Samsung’s slogan for the S4 Mini is “Minimalism Maximised”. I completely agree with what they are saying, the phone has the convenience of a small phone, but the power of a bigger one. I prefer “tiny but powerful”, maybe the S5 Mini will adopt that one. If so I want royalties Samsung! 😉

Next Week

As promised, next weeks article will be a review of Tech21’s D3O infused case. See you then.

The Samsung Galaxy S4

This coming Saturday, Samsung’s latest smartphone, the Galaxy S4, goes on sale.

Smartphone Battles

2009-2012 smartphone market by provider

Global smartphone market share by provider.

Like with most mass market technology, there is a war going on in the smartphone industry. In 2012, according to market analyst firm ICD, Samsung controlled 30.3% of the global smartphone market, 59.5% up on the 19% of the market it controlled the year before.

There is no doubt that Samsung is currently the dominant force in the smartphone market. The firm seems to slowly be winning its battle with Apple, and looks set to take on Google next, with rumours that it soon plans to ditch Google’s Android operating system altogether.

Nokia are predicted to make a comeback (how successful I am unsure) thanks to Windows RT, and makers of BlackBerry, RIM, are also looking stronger in 2013 after the release of BlackBerry 10 earlier this year.

Galaxy S4

Samsung are trying to steal even more of the market from its competitors with the Galaxy S4, so it has pulled out a few stops, maybe not all the stops, but quite a few, to make sure that the phone is a success.

So, the phone has loads of new features, to make it slightly better than its predecessor – the S3.

The S4 has a slightly bigger (5mm to be exact) screen, boasting a whole 5 inches of full HD display, which no doubt gives it amazing clarity. The new phone is also slightly thinner than the S3.

You can buy a Galaxy S4 in black and white, or as Samsung like to call them: black mist and white frost. I have never looked at a phone before (smart or not) and thought “that looks like frost” or mist, but maybe the S4 really does; or maybe it’s just marketing.

Touch and use even with gloves - Samsung Galaxy S4Samsung claim the latest edition of its Galaxy is usable even with gloves on, hopefully reducing the cases of zombie fingers – Jonny, you might be able to use it! 😉

The phone has various other new features, such as Samsung WatchON, which connects your phone to your TV, turning your phone into a remote control.

Another new feature is the multi-speaker capability – if you have more than one handy, you can sync them together to create a better quality of sound.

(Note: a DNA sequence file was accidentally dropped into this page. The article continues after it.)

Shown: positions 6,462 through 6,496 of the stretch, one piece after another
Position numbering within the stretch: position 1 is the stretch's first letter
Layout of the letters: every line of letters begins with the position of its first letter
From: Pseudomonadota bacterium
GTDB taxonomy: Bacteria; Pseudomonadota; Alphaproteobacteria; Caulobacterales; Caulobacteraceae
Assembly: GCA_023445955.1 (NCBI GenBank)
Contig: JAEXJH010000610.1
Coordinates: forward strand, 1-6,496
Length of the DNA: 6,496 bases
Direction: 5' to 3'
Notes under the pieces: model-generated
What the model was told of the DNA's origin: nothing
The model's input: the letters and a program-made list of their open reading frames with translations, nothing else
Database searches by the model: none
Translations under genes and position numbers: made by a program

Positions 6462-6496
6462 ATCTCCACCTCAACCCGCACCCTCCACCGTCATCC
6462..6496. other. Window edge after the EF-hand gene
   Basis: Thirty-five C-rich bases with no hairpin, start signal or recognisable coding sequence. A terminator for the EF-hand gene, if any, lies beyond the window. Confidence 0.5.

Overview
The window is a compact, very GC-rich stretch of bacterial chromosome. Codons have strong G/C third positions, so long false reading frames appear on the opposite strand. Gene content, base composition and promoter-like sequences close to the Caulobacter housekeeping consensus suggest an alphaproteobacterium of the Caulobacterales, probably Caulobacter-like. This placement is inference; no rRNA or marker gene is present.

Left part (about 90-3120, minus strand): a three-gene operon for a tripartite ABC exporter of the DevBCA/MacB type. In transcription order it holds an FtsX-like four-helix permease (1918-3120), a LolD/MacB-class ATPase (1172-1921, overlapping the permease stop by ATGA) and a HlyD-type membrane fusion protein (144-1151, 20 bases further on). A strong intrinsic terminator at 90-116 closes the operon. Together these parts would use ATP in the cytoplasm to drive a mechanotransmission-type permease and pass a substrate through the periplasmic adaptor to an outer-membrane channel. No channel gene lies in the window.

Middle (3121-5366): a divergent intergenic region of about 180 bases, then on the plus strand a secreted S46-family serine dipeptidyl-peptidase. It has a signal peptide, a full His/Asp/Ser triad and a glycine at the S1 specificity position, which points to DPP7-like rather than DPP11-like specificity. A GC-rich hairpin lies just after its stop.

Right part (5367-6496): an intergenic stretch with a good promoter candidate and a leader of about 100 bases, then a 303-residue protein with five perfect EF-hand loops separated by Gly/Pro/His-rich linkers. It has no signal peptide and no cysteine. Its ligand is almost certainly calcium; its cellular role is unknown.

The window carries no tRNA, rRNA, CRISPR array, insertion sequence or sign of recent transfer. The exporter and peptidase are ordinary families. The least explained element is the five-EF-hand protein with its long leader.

The S4 will also come with built in 4G compatibility, which the original S3 didn’t. If a fast internet connection is important to you when you are on the go, then the S4 is probably a better choice than the S3.

Eye-Tracking

Probably the most exciting new feature of the Galaxy S4 is the new eye-tracking technology. The phone uses its front camera to monitor the users eye movements, and uses can use this function for a host of different activities.

One of the features which uses the eye-tracking technology is video playback. If you are watching something, and then look away, the device automatically pauses the media for you. Furthermore, eye-tracking technology can be used to scroll up and down a page, without the need to even touch the screen.

Photos

There are two interesting developments in the photographic area of the phone, the first is that you can now add audio snippets to pictures, to enable you to catch even more of the moment. You can also merge video with picture, creating partially animated pictures – sort of like the photographs in the Harry Potter films.

The S4 can also use (and display) the front and rear camera simultaneously, which shows that its quad-core ARM processor is pretty quick!

Your Thoughts

So what are your thoughts on the S4? If you are getting one, do let us know!

Do you think that Samsung have done enough to fend off the competition from its closest rivals?

Personally I think the S4 looks like it is set to become the best smartphone on the market when it goes live at the end of the week.

BlackBerry Curve 8900 Case Review

Today I am going to review a product I have been sent by Mobile Fun. I have reviewed products for Mobile Fun before, (remember my Pocket Boom Review?) and as in the past, this review is going to be completely impartial.

The product Mobile Fun sent me to review was a BlackBerry case – kind of handy really, since I own a BlackBerry! The case is for the BlackBerry Curve 8900, which amazingly is the BlackBerry I own – anyone would think we discussed this 😉

Packaging

BlackBerry Curve case in packaging

The unopened case

The first impressions you get of a product are usually formulated by how you view the packaging, so I thought I would spend a moment to talk about how the case arrived. The case was posted to me First Class in a standard padded envelope. It arrived in perfect condition, so no complaints from me there.